Sift Through Sands - Asmira and Yasova

Wes Stuckey • June 27, 2022

Evolutionary Leap | Art by Chris Rahn

The Aristocracy of Swamps

Do aristocrats decks require black cards to work? Can any color outperform engines like Viscera Seer and Bitterblossom? Some would say that it isn't aristocrats without black, but I reject the notion that any strategy in Magic requires a certain color. That being said, EDHREC shows us that, well, all the most played aristocrats commanders run black. However! That just makes what we're about to do much cooler and makes me way more of a hipster. In this week's Sift Through Sands, we're going to be exploring building aristocrats without black with two off-color, underplayed legends: Asmira, Holy Avenger and Yasova Dragonclaw.

Our Picks

Asmira, Holy Avenger and Yasova Dragonclaw are both balanced and aggressive commanders who, when built around, lead their decks to victory in unique ways. Asmira, a gorgeous card from a classic set, Mirage, scales on each end step as our creatures die. This turns sacrifice outlets into +1/+1 counters, letting our flying Angel swing through for commander damage. In a different vein, Yasova is an aggressive, low-mana-value creature whose ability we can exploit by sacrificing the creatures she temporarily steals. Together, these commanders can lean into sacrifice and create interesting aristocrats decks. First, let's look at our Asmira list!

Holy Aristocrats, Batman!

Playing Asmira

Our Asmira list is a weird one. Early game, we want to get our ramp pieces and cheap outlets in play using Growth Spasm, Dawntreader Elk, Sakura-Tribe Elder, and the like to get lands quickly. Our cheaper sac outlets, like Ooze Garden, and our utility cards, like Qasali Pridemage and Fecundity, are all things we're happy to see early game, and all of them retain their usefulness later on after we play Asmira.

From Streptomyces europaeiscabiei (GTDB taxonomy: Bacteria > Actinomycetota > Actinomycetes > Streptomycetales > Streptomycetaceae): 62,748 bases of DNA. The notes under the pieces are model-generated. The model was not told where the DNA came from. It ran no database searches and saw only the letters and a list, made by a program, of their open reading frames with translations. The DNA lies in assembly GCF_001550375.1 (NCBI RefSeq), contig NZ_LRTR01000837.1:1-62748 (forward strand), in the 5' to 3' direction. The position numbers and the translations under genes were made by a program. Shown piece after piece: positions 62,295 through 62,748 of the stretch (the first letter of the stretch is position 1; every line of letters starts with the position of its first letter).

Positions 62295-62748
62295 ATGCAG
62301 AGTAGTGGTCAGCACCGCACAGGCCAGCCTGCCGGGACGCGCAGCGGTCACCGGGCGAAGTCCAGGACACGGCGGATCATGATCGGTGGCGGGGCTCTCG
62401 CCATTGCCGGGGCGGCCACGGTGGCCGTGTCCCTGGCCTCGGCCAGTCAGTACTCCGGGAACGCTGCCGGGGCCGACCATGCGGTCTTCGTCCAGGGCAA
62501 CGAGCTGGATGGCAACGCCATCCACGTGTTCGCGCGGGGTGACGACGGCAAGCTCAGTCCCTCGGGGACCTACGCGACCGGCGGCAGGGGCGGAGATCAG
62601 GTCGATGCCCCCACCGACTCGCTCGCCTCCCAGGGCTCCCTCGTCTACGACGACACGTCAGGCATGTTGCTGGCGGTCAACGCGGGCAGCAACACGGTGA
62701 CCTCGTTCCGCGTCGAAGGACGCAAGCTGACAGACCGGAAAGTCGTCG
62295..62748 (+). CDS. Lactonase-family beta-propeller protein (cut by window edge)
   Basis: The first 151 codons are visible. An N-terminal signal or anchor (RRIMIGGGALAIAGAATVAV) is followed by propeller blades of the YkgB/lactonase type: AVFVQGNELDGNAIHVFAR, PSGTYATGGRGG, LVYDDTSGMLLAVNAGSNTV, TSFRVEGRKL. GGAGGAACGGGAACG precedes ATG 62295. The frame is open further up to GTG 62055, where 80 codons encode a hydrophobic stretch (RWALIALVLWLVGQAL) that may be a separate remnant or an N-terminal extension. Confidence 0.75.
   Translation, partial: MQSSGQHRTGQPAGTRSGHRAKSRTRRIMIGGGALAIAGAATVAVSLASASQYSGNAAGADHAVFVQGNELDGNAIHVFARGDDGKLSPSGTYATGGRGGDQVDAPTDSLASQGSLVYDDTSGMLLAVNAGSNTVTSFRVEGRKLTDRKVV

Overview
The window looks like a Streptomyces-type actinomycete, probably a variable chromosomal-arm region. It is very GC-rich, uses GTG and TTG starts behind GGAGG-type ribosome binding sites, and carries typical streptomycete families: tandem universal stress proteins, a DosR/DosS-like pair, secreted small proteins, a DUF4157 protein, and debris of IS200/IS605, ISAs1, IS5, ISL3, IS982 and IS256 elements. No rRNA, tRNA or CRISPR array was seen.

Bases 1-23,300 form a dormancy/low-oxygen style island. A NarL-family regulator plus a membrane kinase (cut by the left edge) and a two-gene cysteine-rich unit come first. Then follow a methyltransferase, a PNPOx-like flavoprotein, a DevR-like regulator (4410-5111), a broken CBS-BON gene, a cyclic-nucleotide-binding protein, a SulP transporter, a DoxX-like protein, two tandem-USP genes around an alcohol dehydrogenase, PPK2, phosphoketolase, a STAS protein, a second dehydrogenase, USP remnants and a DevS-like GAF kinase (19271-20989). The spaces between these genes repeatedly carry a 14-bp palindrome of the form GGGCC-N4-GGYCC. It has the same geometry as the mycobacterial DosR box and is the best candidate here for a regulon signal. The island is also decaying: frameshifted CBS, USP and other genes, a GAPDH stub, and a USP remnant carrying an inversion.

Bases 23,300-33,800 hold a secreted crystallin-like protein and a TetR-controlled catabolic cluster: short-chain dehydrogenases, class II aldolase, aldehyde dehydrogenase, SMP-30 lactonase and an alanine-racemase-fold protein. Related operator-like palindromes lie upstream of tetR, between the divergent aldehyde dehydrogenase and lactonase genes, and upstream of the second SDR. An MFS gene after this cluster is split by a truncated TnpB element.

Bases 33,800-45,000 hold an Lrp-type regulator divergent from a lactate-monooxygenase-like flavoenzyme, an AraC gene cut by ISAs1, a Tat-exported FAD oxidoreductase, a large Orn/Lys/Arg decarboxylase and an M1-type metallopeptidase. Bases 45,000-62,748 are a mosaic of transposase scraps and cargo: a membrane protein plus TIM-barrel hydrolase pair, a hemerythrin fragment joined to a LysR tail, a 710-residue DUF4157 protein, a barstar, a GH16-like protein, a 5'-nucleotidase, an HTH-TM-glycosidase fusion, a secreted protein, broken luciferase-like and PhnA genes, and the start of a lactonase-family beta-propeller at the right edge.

As we assemble our pieces, many of the creatures in the deck start to become incredible threats that help pump Asmira's power and toughness. Heartmender recurs itself every turn cycle, and works well with our other Persist creatures and Cauldron of Souls. The deck runs a lot of recursion, with the standouts Saffi Eriksdotter and Enduring Renewal (one of the most underappreciated combo pieces in EDH) allowing us to do some ridiculous things. Defensive control cards Spore Frog, Fanatical Devotion, and Yosei, the Morning Star become unbelievably powerful combined with repeated recursion, ever increasing Asmira as a threat.

The core of this deck is in the general sacrifice outlets, self-recurring creatures, and recursion, all of which are more present in Selesnya colors than one may expect. Altar of Bone, Phytotitan, Hymn of Rebirth, and others all keep the deck running. Standalone threats, like Hunting Grounds and Bonehoard, make the deck difficult to contain, and synergistic cards, like Awakening Zone, keep us in the game.

While Asmira takes aristocrats and focuses on repeating triggers with recursion, Yasova looks for one-off powerful effects or permanent theft. Let's look at our list.